Things aren't going so well for Iran on the economic front, lately. On Monday, the country's already suffering currency, the rial, plummeted in value and landed at a historic low. When the dust had settled, it took a whopping 34,800 rials to buy just one U.S. dollar. Last Monday, it only took 24,600 rials.
Nobody seems too surprised since a large part of the Western world tightened it economic sanctions on Iran this year as the country continues to pursue its nuclear program. There's now a full-fledged embargo on Iranian oil in the European Union. (Iran had to disguise its tankers to elude pirates after it ran out of space on land to store the unwanted inventory.) Meanwhile, the U.S. has barred Iranian banks from doing business with American banks. Uncle Sam has even banned Iranian-origin imports like rugs and pistachios.
All things considered, economists and the State Department alike say that the sanctions are finally taking their toll. "From our perspective, this speaks to the unrelenting and increasingly successful international pressure that we are all bringing to bear on the Iranian economy. It's under incredible strain," State Department spokeswoman Victoria Nuland told Reuters. "[Sanctions are] cutting deeper and deeper into the Iranian economy and this is an important factor in trying to change the calculus of the Iranian leadership."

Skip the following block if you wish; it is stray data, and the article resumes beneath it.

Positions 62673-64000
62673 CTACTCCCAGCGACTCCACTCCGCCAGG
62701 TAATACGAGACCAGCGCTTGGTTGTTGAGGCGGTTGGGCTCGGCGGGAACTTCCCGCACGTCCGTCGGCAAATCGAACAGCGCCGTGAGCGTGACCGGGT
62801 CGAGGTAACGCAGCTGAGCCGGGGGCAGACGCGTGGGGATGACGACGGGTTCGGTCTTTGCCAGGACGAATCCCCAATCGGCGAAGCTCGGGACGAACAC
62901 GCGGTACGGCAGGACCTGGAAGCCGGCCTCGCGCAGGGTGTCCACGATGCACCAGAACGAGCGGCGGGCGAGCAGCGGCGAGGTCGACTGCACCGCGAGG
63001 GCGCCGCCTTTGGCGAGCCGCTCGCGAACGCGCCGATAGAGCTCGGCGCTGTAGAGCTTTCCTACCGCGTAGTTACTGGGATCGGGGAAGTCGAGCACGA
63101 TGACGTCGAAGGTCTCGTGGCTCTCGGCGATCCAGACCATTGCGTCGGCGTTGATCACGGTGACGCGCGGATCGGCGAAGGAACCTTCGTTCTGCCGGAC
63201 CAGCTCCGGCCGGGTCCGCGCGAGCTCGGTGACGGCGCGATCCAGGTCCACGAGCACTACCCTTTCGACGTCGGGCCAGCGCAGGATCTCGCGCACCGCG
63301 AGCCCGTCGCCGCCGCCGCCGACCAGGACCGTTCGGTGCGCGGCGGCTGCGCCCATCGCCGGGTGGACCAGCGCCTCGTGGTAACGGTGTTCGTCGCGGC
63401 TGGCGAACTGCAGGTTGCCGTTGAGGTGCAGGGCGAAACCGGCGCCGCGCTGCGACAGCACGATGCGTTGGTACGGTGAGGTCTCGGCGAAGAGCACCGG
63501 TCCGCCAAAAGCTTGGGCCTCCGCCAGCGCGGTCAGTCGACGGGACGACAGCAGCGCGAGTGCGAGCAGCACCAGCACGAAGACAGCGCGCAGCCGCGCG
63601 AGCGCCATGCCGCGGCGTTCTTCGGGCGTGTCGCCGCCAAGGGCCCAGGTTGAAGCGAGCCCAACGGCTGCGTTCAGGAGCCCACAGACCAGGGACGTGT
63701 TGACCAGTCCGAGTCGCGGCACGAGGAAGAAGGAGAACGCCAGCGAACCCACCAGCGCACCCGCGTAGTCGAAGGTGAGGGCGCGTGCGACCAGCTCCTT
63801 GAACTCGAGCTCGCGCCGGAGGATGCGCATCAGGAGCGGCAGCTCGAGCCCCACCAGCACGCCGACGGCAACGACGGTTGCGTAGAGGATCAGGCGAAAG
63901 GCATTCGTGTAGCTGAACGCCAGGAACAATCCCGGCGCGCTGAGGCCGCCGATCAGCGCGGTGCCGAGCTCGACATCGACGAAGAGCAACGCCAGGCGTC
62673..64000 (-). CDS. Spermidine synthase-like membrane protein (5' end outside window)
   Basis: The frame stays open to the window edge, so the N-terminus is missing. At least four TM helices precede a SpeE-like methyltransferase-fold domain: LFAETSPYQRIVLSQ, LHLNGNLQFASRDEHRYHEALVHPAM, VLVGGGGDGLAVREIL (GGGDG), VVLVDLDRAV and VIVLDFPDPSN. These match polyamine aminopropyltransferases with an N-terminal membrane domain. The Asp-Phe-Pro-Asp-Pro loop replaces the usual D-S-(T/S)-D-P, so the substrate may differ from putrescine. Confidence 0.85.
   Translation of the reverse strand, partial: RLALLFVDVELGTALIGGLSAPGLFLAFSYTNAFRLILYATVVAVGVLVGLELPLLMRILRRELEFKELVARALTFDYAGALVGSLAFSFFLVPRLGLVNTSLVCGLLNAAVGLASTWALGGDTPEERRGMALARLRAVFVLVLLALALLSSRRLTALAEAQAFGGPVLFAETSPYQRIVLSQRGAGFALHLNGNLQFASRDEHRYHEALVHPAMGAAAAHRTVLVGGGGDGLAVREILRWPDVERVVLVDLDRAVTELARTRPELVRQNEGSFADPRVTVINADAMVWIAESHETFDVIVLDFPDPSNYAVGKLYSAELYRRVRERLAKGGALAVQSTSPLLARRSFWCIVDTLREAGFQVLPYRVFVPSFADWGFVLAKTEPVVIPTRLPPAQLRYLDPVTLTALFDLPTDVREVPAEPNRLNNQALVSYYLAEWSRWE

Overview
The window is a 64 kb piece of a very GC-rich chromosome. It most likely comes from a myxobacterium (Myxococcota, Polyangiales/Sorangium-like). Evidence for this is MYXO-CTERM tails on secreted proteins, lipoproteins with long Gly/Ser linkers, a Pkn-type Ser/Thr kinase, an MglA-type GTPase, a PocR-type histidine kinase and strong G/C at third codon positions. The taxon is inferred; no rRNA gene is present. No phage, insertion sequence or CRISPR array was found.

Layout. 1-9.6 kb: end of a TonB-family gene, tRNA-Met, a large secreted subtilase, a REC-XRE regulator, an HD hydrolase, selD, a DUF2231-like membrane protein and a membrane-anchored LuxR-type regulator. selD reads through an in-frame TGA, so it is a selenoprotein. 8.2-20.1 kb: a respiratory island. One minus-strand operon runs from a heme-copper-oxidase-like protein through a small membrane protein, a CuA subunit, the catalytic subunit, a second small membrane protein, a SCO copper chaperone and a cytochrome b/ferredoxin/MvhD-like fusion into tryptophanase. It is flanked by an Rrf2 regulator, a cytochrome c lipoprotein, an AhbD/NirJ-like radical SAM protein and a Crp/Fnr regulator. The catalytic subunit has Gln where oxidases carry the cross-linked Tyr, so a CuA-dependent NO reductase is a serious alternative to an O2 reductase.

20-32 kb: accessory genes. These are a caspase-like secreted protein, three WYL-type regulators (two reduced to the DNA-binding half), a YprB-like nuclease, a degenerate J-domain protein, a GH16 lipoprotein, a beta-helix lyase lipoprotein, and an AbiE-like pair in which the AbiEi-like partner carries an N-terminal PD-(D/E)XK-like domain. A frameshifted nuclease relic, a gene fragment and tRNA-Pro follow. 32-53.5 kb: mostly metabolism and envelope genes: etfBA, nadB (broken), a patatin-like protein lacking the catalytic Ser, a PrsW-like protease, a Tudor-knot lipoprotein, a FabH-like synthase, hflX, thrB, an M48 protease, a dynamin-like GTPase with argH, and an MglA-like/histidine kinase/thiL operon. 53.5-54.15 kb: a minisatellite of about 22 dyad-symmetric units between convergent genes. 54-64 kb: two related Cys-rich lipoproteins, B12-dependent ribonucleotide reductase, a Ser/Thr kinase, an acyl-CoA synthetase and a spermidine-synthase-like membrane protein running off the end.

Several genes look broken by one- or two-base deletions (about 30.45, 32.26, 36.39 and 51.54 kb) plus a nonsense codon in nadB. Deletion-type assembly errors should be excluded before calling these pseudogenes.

It's not like Iran isn't trying. On September 23, the Central Bank of Iran made a change in policy that they hoped would reduce the volatility of exchange rates, but to their finance minister's dismay, it had the opposite effect. Economists say that rather than the move boosting the people's confidence, it sent the signal that the government was running low on dollars leading to "a massive dumping of rials," to borrow one analyst's phrasing. And according to Steve H. Hanke, an economics professor at Johns Hopkins University, the worst isn't over. "When a currency collapses, you can be certain that other economic metrics are moving in a negative direction too," he wrote earlier this month in reference to Iran's economic woes.
This article is from the archive of our partner The Wire.
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